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Leather Quality and Properties - Page 17

post #241 of 1255
Quote:
Originally Posted by patrickBOOTH View Post

Yeah, I should have clarified that as far as I know crust leather is used for more antiqued finishes and such, (EG, G&G, Corthay...). I doubt most black shoes are crust leather, although there are a few manufacturers who dye their own black shoes as well.

In the cases where EG, etc... are dying the leather themselves, do you know if they are adding an acrylic finish coat?
post #242 of 1255
Quote:
Originally Posted by glenjay View Post


In the cases where EG, etc... are dying the leather themselves, do you know if they are adding an acrylic finish coat?

 

They most likely don't from the feel of their shoes.  They don't dye the leather *until* shoes are constructed, as opposed to dying the leather before construction.

post #243 of 1255
Quote:
Originally Posted by chogall View Post

They most likely don't from the feel of their shoes.  They don't dye the leather *until* shoes are constructed, as opposed to dying the leather before construction.

A perfectly serviceable acryllic wax "top coat" could be added after the shoe has been completed. In fact, I suspect crust leathers would be the better candidate for such a finish than leathers that have already been given a finish coat.

On the other hand, the likelihood that the maker will heavily wax the shoes...for instance, bulling the toe...would probably make a subsequent finish coat problematic. I suspect the acryllic finish coat would not stick to the carnuba in most polishes.

And on yet another hand, high gloss acryllics can be significantly more flexible than a high gloss spit shine over the entire shoe.
post #244 of 1255
Thank you
post #245 of 1255
Quote:
Originally Posted by chogall View Post

They most likely don't from the feel of their shoes.  They don't dye the leather *until* shoes are constructed, as opposed to dying the leather before construction.

I have a pair of JLP shoes in Museum Calf (as well as some other high end brands) and I certainly can't tell from feel if there is a light acrylic finish on them. Perhaps my fingers are not as sensitive as yours. biggrin.gif

I suspect that a light acrylic finish is applied to protect the leather during shipping, storage, and so on. But I don't know for sure.
post #246 of 1255
Thread Starter 
Quote:
Originally Posted by Munky View Post

Vegtan, Thank you very much for your usual, detailed and informative answer to my question about a pair of shoes. My only wonder is that a pair of shoes around £110 can be made of what seems to be good leather. Thanks again.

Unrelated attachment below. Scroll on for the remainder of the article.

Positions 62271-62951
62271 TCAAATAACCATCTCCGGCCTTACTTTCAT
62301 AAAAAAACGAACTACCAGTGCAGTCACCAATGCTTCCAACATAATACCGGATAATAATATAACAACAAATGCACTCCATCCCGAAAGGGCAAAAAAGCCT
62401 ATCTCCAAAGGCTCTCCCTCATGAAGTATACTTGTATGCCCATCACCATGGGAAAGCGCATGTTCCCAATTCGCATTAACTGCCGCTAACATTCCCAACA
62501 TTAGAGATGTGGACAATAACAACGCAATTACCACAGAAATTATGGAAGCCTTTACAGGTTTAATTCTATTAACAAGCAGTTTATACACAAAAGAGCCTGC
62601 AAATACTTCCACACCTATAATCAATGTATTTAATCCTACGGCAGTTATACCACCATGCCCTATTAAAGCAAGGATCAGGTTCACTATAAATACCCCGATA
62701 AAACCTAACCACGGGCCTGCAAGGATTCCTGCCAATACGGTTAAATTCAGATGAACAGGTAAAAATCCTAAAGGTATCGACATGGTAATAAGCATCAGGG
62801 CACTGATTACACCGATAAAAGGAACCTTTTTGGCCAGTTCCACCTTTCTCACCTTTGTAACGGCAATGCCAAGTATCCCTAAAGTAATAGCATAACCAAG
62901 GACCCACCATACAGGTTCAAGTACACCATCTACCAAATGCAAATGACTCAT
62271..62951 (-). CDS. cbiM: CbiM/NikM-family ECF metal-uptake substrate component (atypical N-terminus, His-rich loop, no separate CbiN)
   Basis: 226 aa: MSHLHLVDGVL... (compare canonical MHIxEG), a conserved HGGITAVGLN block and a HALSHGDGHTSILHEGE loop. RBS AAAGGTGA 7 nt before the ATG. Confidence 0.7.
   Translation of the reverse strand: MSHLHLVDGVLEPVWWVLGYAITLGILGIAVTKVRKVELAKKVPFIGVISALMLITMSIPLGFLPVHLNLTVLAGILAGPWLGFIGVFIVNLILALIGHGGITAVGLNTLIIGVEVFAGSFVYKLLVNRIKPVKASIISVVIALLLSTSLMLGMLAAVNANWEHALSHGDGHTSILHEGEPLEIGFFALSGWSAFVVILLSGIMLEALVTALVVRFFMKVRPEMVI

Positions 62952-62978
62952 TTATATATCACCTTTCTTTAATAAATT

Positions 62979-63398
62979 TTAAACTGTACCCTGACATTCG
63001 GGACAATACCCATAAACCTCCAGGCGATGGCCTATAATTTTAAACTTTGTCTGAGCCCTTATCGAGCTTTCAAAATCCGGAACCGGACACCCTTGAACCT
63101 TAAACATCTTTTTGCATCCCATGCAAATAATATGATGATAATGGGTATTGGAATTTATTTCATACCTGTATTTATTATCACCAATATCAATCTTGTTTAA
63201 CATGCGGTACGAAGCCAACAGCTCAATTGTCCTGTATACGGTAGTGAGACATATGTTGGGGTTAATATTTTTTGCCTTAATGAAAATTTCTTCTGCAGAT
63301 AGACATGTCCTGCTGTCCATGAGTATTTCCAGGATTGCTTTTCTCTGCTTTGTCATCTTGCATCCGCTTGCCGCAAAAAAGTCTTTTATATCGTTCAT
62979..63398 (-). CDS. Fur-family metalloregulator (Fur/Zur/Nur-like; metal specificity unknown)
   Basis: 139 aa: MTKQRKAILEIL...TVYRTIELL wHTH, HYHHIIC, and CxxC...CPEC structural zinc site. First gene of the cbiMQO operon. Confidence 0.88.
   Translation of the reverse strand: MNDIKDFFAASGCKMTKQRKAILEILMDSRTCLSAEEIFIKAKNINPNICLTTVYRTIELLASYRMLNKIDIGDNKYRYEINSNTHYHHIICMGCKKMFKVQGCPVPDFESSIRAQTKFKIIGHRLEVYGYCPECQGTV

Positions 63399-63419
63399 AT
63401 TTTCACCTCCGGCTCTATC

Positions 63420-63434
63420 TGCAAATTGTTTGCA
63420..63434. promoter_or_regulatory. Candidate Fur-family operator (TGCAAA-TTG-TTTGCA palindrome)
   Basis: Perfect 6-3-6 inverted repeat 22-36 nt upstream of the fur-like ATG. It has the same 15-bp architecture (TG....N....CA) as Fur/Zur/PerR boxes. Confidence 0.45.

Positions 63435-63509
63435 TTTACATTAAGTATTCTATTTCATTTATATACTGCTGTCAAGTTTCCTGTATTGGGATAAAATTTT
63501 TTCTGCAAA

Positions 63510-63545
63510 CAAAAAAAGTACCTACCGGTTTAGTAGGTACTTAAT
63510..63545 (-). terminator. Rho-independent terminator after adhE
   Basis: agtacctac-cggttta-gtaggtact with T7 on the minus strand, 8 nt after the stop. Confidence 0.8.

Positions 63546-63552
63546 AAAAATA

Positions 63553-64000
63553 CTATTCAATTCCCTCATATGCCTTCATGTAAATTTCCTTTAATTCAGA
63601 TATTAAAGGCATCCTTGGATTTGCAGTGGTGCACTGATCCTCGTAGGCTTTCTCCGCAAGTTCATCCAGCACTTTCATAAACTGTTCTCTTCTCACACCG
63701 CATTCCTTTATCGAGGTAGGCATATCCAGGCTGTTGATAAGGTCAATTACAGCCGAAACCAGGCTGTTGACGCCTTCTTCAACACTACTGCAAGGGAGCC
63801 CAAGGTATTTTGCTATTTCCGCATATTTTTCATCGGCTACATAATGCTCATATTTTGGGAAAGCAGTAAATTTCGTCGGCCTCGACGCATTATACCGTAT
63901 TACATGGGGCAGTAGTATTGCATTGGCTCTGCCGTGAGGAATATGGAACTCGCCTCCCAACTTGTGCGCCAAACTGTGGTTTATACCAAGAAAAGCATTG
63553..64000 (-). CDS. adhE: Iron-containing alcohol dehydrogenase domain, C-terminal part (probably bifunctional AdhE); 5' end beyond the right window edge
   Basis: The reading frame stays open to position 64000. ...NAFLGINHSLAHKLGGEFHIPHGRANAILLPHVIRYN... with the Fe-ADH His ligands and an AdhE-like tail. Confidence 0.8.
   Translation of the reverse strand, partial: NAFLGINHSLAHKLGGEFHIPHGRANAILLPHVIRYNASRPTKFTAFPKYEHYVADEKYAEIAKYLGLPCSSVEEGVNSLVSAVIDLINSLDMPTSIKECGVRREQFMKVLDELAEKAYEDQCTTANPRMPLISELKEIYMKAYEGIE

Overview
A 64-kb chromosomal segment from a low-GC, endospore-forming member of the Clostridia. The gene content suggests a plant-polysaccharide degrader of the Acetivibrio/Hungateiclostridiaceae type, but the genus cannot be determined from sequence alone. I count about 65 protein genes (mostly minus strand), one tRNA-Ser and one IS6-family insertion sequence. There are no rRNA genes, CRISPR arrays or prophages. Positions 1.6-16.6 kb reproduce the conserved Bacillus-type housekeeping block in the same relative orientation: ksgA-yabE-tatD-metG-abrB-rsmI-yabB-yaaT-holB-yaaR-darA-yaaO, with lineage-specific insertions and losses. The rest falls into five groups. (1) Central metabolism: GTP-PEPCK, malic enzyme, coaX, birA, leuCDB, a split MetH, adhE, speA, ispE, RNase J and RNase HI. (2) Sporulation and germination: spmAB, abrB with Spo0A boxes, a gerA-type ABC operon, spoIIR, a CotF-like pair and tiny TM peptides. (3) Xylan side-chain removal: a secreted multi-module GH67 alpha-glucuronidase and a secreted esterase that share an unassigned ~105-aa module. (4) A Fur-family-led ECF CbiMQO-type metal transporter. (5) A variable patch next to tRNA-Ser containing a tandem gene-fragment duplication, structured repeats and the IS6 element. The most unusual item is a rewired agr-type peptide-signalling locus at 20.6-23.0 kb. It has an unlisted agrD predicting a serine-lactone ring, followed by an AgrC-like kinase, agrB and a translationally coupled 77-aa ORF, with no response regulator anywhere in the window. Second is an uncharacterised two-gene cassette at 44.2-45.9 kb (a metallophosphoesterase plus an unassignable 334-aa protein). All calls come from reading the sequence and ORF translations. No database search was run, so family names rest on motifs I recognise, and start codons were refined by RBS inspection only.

I am not sure, but It is possible if leather is tanned and/or shoes are made in a low-labor-cost country.

Quote:
Originally Posted by glenjay View Post

In regard to the finished product sold as a shoe, do non-corrected grain shoes come without a chemical finish and are simply aniline dyed and pressed smooth, or is there usually a finish coat applied to protect the leather?

It is said that casein is used, but I've never seen it.

http://www.leatherchem.com/leather-chemicals.html


Quote:
http://www.hewit.com/skin_deep/?volume=8&article=2

Aniline / Casein Polished Finish

The aim of this type of finish is to produce leather, which retains its "natural" look but at the same time achieves a degree of uniformity in colour with the minimum opacity necessary. This is achieved by using a mixture of aniline dyestuffs and pigmented dyestuffs bound together using casein. Pigments, unlike dyestuffs are insoluble in water or solvents and are opaque. Casein, a protein that comes from milk exists as a water-soluble colloid. It is not unlike albumen (known in the bookbinding world as 'glaire'), which is the protein present in egg white. Binding takes place by the deposition of the binder around the pigment due to the loss of water by evaporation and also hydration of the leather fibres. Pigmented dyestuffs would not themselves adhere to leather or form a "film" so, as in the case of ordinary paints; other materials such as casein must be mixed into the finish. For this reason caseins are known as "Binders".

The leather is first sprayed with a lighter shade than required of this mixture, then a transparent 'top-off' coat with a slightly darker shade is applied. The finish is then fixed using Cationic Casein. Cationic Casein is positively charged whereas most caseins are Anionic and are negatively charged. The reaction of the negative and positive charges meeting binds the two together forming an impervious layer.

Until fairly recently this type of finish would be fixed by cross-linking using Formaldehyde but because of today's strict health and safety legislation (e.g. the UK's C.O.S.H.H. regulations), we are no longer allowed to use formaldehyde in bulk productions.

The finished leather is then polished. The combination of the darker mixture and the burnishing effect on the tips of the grain enhances the final colour and gives a very attractive two-tone effect. This type of finish has all the workable properties of aniline finished leathers and is most commonly used in the production of our Chieftain, Clansman and Kinauld Goatskins.

Quote: